Titel: First English reading book: Engelsch leesboek voor instituten, gymnasiën en hoogere burgerscholen: met Nederlandsche woordenlijst
Auteur: Herrig, Ludwig
Uitgave: Arnhem: J. Voltelen, 1869 *
Auteursrechten: Zie auteursrechten
Citeerinstructie: Bijzondere Collecties van de Universiteit van Amsterdam, UBM: IWO 513 H 21
Onderwerp: Taal- en letterkunde naar afzonderlijke talen: Engelse taalkunde
Trefwoord: Leesvaardigheid, Engels, Leermiddelen (vorm)
* jaar van uitgave niet op de gebruikelijke wijze verkregen, mogelijk betreft het een schatting
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   First English reading book: Engelsch leesboek voor instituten, gymnasiën en hoogere burgerscholen: met Nederlandsche woordenlijst
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to me. 0 the dehghls of poverty and a
good appetite! We beggars are the very
fondhngs of nature; the rich she treats like
an arrant step-mother; they are pleased
with nothing; cut a steak from what part
you will, and it is insupportably tough;
dress it up with pickles, and even pickles
cannot procure them an appetite. But the
whole creation is filled with good things
for the beggar; Calvert's butt out-tastes
Champagne, and Sedgeley's home-brewed
excels Tokay. Joy, joy, my blood, though
our estates lie no-where, we have fortunes
wherever we go. If an inundation sweeps
away half the grounds of Cornwall, 1 am
content: I have no lands there: if the
stocks sink, that gives me no uneasiness;
I am no Jew.' The fellow's vicacity, joined
to his poverty, I own, raised my curiosity
to know something of his life and circum-
stances; and I entreated that he would in-
dulge my desire. — 'That I will, sir,' said
he, 'and welcome; only let us drink to
prevent our sleeping; let us have another
tankard while we are awake; let us have
another tankard; for ah, how charming a
tankard looks when full.
'You must know, then, that I am very
well descended; my ancestors have made
some noise in the world; for my mother
cried oysters, and my father beat a drum:
I am told we have even had some trum-
peters in our family. Many a nobleman can-
not show so respectful a genealogy; but
that is neither here nor there; as I was
their only child, my father designed to breed
me up to his own employment, which was
that of a drummer to a puppet-show. Thus
the whole employment of my younger years
was that of interpreter to Punch and King
Solomon in all his glory. But though my
father was very fond of instructing me in
beating all the marches and points of war,
I made no vei^ great progress, because I
naturally had no ear for music; so that at
the age of fifteen I went and listed for a
soldier. As I had ever hated beating a
drum, so I soon found that I disliked car-
rying a musket also; neither the one trade
nor the other were to my taste, for I was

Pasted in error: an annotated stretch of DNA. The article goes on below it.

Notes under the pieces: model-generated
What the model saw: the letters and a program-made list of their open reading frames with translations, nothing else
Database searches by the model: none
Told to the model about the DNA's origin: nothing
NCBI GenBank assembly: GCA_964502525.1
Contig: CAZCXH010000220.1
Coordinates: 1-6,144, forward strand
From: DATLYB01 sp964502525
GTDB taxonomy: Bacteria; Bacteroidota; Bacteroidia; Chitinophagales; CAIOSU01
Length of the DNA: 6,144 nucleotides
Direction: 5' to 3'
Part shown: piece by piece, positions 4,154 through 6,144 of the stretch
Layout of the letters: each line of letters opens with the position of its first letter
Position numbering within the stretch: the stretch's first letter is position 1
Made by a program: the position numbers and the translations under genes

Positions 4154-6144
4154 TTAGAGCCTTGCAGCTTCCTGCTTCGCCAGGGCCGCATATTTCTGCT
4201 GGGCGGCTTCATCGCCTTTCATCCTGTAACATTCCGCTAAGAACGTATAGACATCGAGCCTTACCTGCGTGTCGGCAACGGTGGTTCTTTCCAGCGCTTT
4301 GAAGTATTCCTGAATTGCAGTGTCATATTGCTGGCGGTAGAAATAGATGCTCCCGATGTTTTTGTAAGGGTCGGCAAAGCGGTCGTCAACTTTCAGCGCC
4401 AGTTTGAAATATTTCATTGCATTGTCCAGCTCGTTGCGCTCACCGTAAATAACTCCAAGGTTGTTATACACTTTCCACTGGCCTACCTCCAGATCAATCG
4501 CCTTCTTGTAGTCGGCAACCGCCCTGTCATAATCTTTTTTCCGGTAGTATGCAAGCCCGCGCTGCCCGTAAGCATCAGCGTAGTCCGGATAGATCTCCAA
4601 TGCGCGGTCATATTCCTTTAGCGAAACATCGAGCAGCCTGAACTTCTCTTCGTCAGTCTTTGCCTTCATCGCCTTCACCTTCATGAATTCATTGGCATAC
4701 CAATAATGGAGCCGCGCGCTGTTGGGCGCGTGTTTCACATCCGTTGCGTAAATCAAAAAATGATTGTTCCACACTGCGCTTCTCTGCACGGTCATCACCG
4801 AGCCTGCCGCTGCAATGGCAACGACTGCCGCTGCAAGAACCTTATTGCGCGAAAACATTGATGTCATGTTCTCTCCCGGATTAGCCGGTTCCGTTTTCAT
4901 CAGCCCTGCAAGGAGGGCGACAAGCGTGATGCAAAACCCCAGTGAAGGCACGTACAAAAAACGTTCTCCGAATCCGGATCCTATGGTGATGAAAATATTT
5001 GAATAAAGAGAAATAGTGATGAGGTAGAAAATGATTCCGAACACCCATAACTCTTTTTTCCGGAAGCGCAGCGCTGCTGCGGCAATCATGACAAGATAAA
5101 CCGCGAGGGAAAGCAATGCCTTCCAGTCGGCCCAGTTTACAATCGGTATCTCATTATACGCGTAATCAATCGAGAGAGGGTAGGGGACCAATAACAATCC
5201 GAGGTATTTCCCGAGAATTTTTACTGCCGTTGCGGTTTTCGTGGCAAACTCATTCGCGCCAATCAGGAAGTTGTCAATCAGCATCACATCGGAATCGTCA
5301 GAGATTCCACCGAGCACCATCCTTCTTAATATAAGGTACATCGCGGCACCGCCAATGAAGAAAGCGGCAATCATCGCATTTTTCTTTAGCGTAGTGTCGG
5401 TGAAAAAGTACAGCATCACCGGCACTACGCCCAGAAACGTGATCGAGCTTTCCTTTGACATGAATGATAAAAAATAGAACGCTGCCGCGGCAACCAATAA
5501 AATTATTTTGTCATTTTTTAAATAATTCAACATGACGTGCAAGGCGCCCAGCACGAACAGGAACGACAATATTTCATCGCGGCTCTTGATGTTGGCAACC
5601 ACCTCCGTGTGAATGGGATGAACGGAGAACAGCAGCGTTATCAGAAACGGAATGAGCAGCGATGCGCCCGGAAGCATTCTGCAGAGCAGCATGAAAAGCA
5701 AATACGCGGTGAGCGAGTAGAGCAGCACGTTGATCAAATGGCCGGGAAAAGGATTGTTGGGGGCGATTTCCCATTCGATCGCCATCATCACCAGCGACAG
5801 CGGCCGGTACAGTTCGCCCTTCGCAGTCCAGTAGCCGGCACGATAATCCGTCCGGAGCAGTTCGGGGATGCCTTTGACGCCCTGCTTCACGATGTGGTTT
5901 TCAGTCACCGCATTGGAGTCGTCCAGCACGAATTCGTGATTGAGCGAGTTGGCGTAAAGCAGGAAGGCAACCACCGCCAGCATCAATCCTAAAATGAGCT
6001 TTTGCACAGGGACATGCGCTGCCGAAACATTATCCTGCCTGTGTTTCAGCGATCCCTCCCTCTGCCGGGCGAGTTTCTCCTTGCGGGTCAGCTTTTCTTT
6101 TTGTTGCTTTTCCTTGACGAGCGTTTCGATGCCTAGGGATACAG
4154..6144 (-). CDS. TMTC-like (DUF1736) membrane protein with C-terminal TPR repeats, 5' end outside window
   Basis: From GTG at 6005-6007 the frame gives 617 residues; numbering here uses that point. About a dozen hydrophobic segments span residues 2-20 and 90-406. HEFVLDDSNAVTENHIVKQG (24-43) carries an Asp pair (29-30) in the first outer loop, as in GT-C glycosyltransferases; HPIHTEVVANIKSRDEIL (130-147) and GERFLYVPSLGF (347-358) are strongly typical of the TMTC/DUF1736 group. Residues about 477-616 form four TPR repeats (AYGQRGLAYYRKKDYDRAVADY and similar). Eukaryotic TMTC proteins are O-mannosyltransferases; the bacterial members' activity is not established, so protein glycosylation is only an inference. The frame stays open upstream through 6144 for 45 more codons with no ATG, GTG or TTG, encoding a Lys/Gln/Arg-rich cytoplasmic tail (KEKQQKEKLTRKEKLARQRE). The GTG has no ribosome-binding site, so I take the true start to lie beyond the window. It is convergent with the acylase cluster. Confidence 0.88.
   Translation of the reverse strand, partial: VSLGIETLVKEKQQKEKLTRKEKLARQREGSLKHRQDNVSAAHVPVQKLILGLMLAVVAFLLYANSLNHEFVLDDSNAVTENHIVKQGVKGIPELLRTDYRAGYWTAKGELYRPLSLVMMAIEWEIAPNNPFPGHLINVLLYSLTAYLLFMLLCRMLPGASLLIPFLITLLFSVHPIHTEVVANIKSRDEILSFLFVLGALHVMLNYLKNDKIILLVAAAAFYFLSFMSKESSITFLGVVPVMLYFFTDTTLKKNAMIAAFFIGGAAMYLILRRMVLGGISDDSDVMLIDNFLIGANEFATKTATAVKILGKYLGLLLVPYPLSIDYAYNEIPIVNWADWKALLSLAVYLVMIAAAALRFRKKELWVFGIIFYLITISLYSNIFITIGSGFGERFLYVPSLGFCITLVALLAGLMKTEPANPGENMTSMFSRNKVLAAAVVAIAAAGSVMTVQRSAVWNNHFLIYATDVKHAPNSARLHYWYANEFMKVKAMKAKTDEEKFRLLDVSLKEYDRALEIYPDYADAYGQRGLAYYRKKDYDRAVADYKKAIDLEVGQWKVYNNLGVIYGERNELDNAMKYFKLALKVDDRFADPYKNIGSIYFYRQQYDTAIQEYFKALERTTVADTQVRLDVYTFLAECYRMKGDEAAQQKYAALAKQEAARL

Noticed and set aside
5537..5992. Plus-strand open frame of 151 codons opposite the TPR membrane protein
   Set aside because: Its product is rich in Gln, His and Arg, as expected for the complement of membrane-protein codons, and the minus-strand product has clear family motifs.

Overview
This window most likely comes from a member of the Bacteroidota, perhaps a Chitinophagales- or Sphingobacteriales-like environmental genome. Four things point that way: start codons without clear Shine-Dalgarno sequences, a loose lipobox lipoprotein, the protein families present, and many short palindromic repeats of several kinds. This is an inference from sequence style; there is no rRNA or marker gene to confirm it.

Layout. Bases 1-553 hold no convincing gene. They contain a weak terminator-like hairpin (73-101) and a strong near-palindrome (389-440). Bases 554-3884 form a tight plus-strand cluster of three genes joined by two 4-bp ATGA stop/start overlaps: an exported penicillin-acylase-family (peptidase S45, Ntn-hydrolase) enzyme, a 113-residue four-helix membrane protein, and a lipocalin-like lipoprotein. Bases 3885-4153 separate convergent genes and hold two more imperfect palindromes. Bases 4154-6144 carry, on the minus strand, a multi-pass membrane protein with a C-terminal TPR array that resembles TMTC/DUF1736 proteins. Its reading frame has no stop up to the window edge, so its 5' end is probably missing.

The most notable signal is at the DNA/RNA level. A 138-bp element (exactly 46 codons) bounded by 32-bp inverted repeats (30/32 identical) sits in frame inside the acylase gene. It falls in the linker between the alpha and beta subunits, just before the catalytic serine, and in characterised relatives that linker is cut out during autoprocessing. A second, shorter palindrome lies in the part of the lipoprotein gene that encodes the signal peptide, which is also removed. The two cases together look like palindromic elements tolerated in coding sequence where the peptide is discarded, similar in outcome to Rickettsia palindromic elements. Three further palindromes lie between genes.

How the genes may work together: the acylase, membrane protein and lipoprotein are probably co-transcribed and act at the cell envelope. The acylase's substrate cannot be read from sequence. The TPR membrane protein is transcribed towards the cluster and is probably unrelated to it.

by nature fond of being a gentleman; be-
sides, I was obhged to obey my captain;
he has his will, I have mine, and you have
yours: now I very reasonably concluded,
that it was much more comfortable for a
man to obey his own will than another's.
'The life of a soldier soon therefore gave
me the spleen; I asked leave to quit the
service; but as I was tall and strong, my
captain thanked me for my kind intention,
and said, because he had a regard for me.
First Kng. Reading Book.
we should not part, I wrote to my father
a very dismal penitent letter, and desired
that he would raise money to pay for my
discharge; but the good man was as fond
of drink as I was (sir, my service to you),
and those who are fond of drinking never
pay for other people's discharges: in short,
he never answered my letter. What could
be done? If I have not money, said I to
myself, to pay for my discharge, I must
find an equivalent some other way: and
that must be by running away. I deserted
and that answered my purpose eyery bit
as well as if I had bought my discharge.
'Well, I was now fairly rid of my mih-
tary employment; I sold my soldier's clothes,
bought worse, and, in order not to be over-
taken, took the most unfrequented roads
possible. One evening as I was entering a
village, I perceived a man, whom I after-
wards found to be the curate of the parish,
thrown from his horse in a miry road, and
almost smothered in the mud. He desired
my assistance; I gave it, and drew him out
with some difficulty. He thanked me for
my trouble, and was going olf; but I fol-
lowed him home, for I loved always to have
a man thank me at his own door. The
curate asked a hundred questions; and
whose son I was; from whence I came?
and whether I would be faithful? I answer-
ed him greatly to his satisfaction; and
gave myself one of the best characters in
the world for sobriety (sir, I have the hon-
our of drinking your health), discretion,
and fidelity. To make a long story short,
he wanted a servant, and hired me. With
him I lived but two months; we did not
much like each other; I was fond of eating,
and he gave me but little to eat; I loved
a pretty girl, and the old woman, my fel-
low-servant, was ill-natured and ugly. As
they endeavoured to starve me between
them, I made a pious resolution to prevent
their committing murder; I stole the eggs
as soon as they were laid; I emptied every
unfinished bottle that I could lay my hands
on; whatever eatable came in my way was
sure to disappear; in short, they found I
would not do; so I was discharged one
morning, and paid three shillings and six-
pence for two months' wages.
'While my money was getting ready, 1
employed myself in making preparations
for my departure; two hens were hatching
in an out-house, I went and took the eggs
from habit, and, not to separate the parents
from the children, I lodged hens and all
in my knapsack. After this piece of fru-
gality, I returned to receive my money,
and with my knapsack on my back, and a